By Anica Cunanan, Law Clerk and Darrin Mitchell, Senior Associate, of Matthews Folbigg Lawyers, in our Insolvency, Restructuring and Debt Recovery Group.
In our first article on the voluntary administration of Virgin Australia we looked at the appointment of the voluntary administrators and the impact the appointment would initially have on the company.
We also looked at the role of receivers and external administrators including liquidators, and voluntary administrators, defining the roles that the different types of administrators can play in the restructuring of a company in distress. Our first article can be found here.
Virgin Australia is at present under voluntary administration. There are three possible outcomes when a company enters voluntary administration. Either the company is returned to the directors (which is rare); enters into a deed of company arrangement (‘DOCA’), or it is placed into liquidation. The decision is ultimately up to the creditors at the second meeting under the administration.
When a company is in administration, the administrator’s role is to investigate the company’s financial affairs and through this information, deal with any proposal for a DOCA on behalf of creditors of the company. The administrator will recommend the best plan for the creditors of the company, by comparing the outcome under any proposed DOCA, with that which is likely in a winding up. If the company is continuing to trade (like Virgin Australia) then the administrator takes on the responsibility for any decisions which need to be made, together with any liabilities incurred during this time.
By contrast, when a company is in liquidation, it will not normally continue to trade, except to the extent required for a sale of the company’s assets and business. Ultimately a liquidated company will become deregistered and cease to exist. A “liquidator” is required to realise the company’s assets and distribute the proceeds among the creditors of that company.
Voluntary Administration Process and Virgin Australia
Due to the negative connotations of voluntary administration and liquidation, companies may try to avoid it, even when insolvent. However, this will generally only make matters worse, and expose directors to greater claims for insolvent trading (among other personal liabilities). Being proactive and taking early steps will give the best chance for either a successfully recovery or a less painful liquidation. A voluntary administration can be the vehicle to the survival of a business albeit sometimes in a different form.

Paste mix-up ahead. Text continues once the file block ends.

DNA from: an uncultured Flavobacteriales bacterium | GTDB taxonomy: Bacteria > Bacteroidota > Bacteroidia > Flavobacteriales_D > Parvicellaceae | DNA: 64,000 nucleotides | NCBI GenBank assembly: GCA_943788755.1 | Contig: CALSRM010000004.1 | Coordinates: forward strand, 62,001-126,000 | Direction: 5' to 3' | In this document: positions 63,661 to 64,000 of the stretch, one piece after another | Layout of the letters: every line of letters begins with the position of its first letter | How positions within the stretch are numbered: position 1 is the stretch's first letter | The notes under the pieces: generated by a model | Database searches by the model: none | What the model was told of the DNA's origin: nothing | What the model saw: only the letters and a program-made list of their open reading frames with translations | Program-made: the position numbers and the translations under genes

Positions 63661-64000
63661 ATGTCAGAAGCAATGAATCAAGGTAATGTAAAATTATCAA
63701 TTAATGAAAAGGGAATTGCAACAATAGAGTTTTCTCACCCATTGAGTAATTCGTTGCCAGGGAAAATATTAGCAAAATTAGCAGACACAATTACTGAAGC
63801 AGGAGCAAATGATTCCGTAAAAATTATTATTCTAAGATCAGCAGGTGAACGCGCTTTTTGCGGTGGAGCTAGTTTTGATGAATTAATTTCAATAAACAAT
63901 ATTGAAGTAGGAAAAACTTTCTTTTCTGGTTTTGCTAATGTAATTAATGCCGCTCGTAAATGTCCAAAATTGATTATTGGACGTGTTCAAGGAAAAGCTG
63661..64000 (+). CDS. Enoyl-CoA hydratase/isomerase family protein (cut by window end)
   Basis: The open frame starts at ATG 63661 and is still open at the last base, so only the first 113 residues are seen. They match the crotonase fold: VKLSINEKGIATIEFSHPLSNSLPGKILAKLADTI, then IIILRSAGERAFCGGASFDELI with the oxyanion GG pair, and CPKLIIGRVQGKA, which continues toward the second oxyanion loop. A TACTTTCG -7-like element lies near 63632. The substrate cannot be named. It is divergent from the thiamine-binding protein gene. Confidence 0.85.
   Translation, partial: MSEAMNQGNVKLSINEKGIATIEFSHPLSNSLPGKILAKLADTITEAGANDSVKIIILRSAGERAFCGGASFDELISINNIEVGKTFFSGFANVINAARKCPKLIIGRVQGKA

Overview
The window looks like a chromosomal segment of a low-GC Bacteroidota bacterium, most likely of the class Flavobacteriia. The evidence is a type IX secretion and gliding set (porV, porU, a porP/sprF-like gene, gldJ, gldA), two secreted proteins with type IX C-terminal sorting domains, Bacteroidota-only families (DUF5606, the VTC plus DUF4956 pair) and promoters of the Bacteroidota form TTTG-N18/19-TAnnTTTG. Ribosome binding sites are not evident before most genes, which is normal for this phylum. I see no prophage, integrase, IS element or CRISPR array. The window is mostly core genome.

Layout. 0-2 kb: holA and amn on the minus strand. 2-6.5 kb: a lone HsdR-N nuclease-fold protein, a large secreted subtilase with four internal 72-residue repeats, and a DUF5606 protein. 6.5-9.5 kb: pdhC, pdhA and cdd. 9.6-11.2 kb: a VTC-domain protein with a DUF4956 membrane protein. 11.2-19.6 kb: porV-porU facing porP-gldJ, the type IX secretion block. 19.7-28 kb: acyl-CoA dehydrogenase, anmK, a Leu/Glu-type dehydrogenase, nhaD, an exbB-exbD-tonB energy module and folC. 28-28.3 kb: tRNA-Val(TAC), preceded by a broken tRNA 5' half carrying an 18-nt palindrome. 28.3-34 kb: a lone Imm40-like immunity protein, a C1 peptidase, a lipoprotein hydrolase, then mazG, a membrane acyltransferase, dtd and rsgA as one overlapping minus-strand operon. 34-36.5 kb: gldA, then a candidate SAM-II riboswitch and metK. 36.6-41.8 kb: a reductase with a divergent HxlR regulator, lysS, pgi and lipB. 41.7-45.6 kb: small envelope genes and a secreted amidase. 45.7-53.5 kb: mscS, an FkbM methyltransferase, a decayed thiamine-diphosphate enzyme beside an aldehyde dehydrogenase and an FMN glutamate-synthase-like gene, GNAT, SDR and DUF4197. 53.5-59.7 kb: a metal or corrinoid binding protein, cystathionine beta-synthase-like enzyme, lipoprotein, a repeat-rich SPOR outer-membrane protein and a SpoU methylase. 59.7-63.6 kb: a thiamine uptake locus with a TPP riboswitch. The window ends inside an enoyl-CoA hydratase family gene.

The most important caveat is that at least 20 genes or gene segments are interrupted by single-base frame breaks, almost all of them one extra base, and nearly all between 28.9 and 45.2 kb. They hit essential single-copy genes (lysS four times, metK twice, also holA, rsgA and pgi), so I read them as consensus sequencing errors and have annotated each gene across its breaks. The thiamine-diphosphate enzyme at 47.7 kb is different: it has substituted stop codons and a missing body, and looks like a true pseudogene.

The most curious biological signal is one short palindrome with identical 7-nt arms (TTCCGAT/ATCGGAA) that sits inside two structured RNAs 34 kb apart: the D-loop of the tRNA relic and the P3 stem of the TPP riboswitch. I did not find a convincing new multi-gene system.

The directors of Virgin Australia were reportedly faced with almost seven billion dollars of debt owed to 12,000 creditors and with travel bans in place; the company faced a bleak future.
The voluntary administration step was taken by Virgin Australia in hopes that it can continue flying and find a way to recapitalise the business. ABC News, reported that Administrator Vaughan Strawbridge, expressed that they were “progressing well on some immediate steps” in respect to a number of parties that have already shown interest in the business with an information memorandum issued by the administrators. To allow the administrators additional time to review the company’s position, the administrators will seek to extend the time to hold the second meeting of creditors to decide Virgin Australia’s fate, until August 2020.
The first stage of the voluntary administration process is for the Administrators to call a meeting of the company’s creditors. The Administrators must advertise the meeting on ASIC’s website and advise as many as practical of the company’s creditors in writing.
Although the administrators were appointed by Virgin Australia’s directors, the creditors can vote at this first meeting to replace the administrators. At the meeting the administrators retained their appointment.
The administrators also ascertained whether the creditors wanted to form a committee of inspection. This committee is essentially formed form the body of creditors to assist and advise the administrators during the voluntary administration process and allows the creditors to keep a very active role in the process. The creditors elected to form a committee.
The administrators are now required to proceed to review the financial position of Virgin Australia and consult with the directors on a plan to continue the company’s business, perhaps with the further investment of existing shareholders or additional investment. Creditors of the company will then be asked to consider the proposals moving forward.
What does this mean for Virgin Australia? We will see this in the coming weeks and we will continue to monitor the effect that the decisions made during the voluntary administration has on the company and its creditors and update you as the administration proceeds.
Matthews Folbigg Lawyers has a specialist team dedicated to Insolvency, Restructuring and Debt Recovery. If you would like more information or advice in relation to Insolvency, Restructuring or Debt Recovery practice and procedure, please contact Stephen Mullette or Jeffrey Brown on (02) 9806 7459 or (02) 9806 7446, or email firstname.lastname@example.org or email@example.com.